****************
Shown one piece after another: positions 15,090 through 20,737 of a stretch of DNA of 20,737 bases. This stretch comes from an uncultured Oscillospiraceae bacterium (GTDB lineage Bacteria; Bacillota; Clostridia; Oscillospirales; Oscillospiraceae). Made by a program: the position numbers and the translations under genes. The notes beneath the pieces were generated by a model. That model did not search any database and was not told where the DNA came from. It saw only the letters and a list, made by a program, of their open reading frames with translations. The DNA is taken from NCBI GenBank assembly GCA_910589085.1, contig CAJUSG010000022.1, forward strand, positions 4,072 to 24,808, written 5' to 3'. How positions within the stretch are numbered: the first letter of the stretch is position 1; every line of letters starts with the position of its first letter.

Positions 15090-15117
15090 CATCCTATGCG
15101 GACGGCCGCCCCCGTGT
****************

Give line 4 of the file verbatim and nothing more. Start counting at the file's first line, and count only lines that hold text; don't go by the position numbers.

15101 GACGGCCGCCCCCGTGT